The Evolution Of A Room

Today was hot enough for us to open doors and windows.

One of these was the stable door. It is my fond imagining that a horse was once kept in what became the garage, which we converted to

a utility room leading to a library, fronted by

a boarded trellis bearing clematises, solanum, nasturtiums, petunias, geraniums, etc.

I do hope this accurately describes the evolution of a room.

A few days ago I had taken my copy of J.L. Carr’s short novel, ‘A Month in the Country’ from my library, and I finished reading it this afternoon. Winner of the Guardian Fiction Prize for 1980, the book is a many faceted gem. Two men are linked by the fact of having survived Passchendaele and each having accepted commissions to uncover secrets of a medieval church. I will try not to reveal too much, but can say that in economical, well-placed, prose encompassing just 121 pages of my Folio Society copy of 1999 the author speaks of heaven and hell; of judgement, redemption, and damnation; of joy and pain; of culture and spirituality; of time and eternity; all with a slowly seething undercurrent of suppressed sexuality. It wasn’t heterosexual love to which Lord Alfred Douglas referred as ‘the love that dare not speak its name’, yet there are other reasons for fear of revealing feelings.

Ronald Blythe’s perceptive and informative introduction reflects the author’s style.

Ian Stephen’s detailed illustrations are true to the text.

The front and back boards are each printed with a copy of the artist’s engraving for the frontispiece.

Here are the rest.

Early this evening we took a brief trip into the forest.

From Pound Lane near Thorney Hill we watched ponies paddling in Whitten Pond, alongside which a young woman played ball with a pair of dogs.

On our return we dined on a second helping of Mr Chan’s excellent Chinese Take Away with which we both drank Tsing Tao beer.

73 thoughts on “The Evolution Of A Room

  1. An embarrassment of riches! I love the evolution of a room and am more than a little envious of an actual library. A Month in the Country has been waiting in the wings for me forever. After feasting greedily on your wonderful illustrations from your copy, Derrick, I may have to bump it up the list πŸ™‚

  2. I love your doorway–so beautiful and inviting. I hope a horse was once kept there, too.
    Your book illustrations are always wonderful, and the book itself sounds interesting.

  3. I do love a stable door! With or without a horse. I lived in Kent in a converted barn for a couple of years and had a stable door. I’ve wanted one ever since πŸ™‚ That book sounds and looks intriguing – hinting strongly at where the ‘forbidden love’ lies…….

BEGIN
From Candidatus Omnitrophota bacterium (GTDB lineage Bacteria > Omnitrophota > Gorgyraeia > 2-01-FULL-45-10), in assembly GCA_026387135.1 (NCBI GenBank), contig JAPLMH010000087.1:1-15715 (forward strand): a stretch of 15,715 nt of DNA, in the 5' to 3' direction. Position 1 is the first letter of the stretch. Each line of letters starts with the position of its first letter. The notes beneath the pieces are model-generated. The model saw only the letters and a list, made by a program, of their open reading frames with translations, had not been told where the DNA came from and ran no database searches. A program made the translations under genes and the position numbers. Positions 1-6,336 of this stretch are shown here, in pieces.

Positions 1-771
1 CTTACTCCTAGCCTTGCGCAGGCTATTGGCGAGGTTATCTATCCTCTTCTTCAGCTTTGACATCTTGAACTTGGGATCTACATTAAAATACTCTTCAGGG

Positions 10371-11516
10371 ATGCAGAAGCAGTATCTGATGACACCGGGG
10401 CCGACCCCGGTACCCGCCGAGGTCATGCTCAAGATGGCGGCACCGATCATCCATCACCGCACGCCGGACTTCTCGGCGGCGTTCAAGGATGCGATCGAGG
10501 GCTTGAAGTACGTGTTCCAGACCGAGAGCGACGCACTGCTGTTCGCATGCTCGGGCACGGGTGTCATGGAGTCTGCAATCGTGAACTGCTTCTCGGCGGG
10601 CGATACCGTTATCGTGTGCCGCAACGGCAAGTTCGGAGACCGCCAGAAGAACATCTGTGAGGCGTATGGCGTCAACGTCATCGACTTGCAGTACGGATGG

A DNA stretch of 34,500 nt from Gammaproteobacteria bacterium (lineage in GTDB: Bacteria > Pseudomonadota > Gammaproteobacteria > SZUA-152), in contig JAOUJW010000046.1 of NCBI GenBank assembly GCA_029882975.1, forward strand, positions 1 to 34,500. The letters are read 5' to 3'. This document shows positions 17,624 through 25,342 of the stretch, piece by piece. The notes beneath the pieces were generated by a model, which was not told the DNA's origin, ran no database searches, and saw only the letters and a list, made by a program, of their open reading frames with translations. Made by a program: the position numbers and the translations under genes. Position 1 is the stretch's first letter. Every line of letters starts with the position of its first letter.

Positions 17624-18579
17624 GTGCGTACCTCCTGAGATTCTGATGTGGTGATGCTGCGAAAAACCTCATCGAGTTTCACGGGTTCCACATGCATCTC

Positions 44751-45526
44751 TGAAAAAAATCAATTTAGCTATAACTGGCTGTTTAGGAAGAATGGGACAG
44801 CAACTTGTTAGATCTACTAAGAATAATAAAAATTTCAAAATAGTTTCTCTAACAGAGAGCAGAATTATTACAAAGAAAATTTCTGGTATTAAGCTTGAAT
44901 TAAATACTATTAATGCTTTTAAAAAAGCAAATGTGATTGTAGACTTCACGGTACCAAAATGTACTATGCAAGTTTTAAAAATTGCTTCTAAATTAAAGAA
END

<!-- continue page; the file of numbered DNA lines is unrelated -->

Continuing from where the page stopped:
4. I had to laugh at this: “Today was hot enough for us to open doors and windows.” We’re already longing for the time when it will be cool enough to open doors and windows.

  5. Perhaps there was a hansom too, parked somewhere under the willow. One could almost write a story about the horse vanishing one night and the occupant of the bungalow visiting the gentleman at Baker Street!

  6. I love your library. Once our children grew up and the old ponies died my husband converted one of the stables into a work bench. My school was getting rid of a couple of old science work benches and they were put to very good use in his new workshop.

  7. It does! How wonderful! πŸ™‚
    And, OH, I love your library! ‘Tis a joy to be surrounded by our books (“friends”)! To see them, touch them, read them, keep company with them! πŸ™‚
    Love the flowering clinging climbing vines! πŸ™‚
    HUGS!!! πŸ™‚

  8. I like your library! Some can not understand people like you and I with all the books we own!
    The horses are a beautiful sight. But your two-day talk of Chinese food is making my mouth water – Kingdom Buffet here I come!!

  9. Lovely to see a glimpse of your books, although the spines give little hint of the riches inside. I particularly like the illustration with the boat. We were hoping to climb up to the tower yesterday, but gave up half way up and headed round the side of the hill to the pub for a cold Fentiman’s ginger beer (for me) and a cider (for my sweetheart). It was early evening, but a bit too hot to be foolish!

  10. Wonderful to have all your books in one place. I blush to admit that I had to look up Passchendaele. I suspected it was a battle, but I wasn’t sure for which war. “A Month in the Country” sounds like a book to add to the TBR pile.

  11. Pingback: The Evolution Of A Room β€” derrickjknight – Dwells Journey

  12. I love the room and your garden is always a pleasure to visit. In America, everyone is so obsessed with new this and new that. If a room or a house isn’t what they want, it just gets torn down and rebuilt into something even newer and all the history is lost. Sorry for the rant and thanks again for the journey.

  13. ooooh, what a great look with the row of rocks as a border in front of the stable door. Speaking of books that you read, I am in the middle of Can You Forgive Her. I appreciate that it’s long, because that way I have the chance to spend a long time with all the characters. Good Heavens how complicated things can get when we make an effort to follow the polite course and neglect to get right to the bold, uncomfortable point. Being direct would help everyone in this book. ha ha!

  14. It’s such a pleasure to have an extra room dedicated to books. That’s what we had intended to do with our younger son’s room, when he got married and moved out of the house. However, books in this house have a mind of their own, and they proliferated beyond that room and invaded the rest of the house. I suspect that, as we turn the lights off at night, they have fun and multiply on their own.
    The book seems a nice read; that you for recommending it, Derrick.

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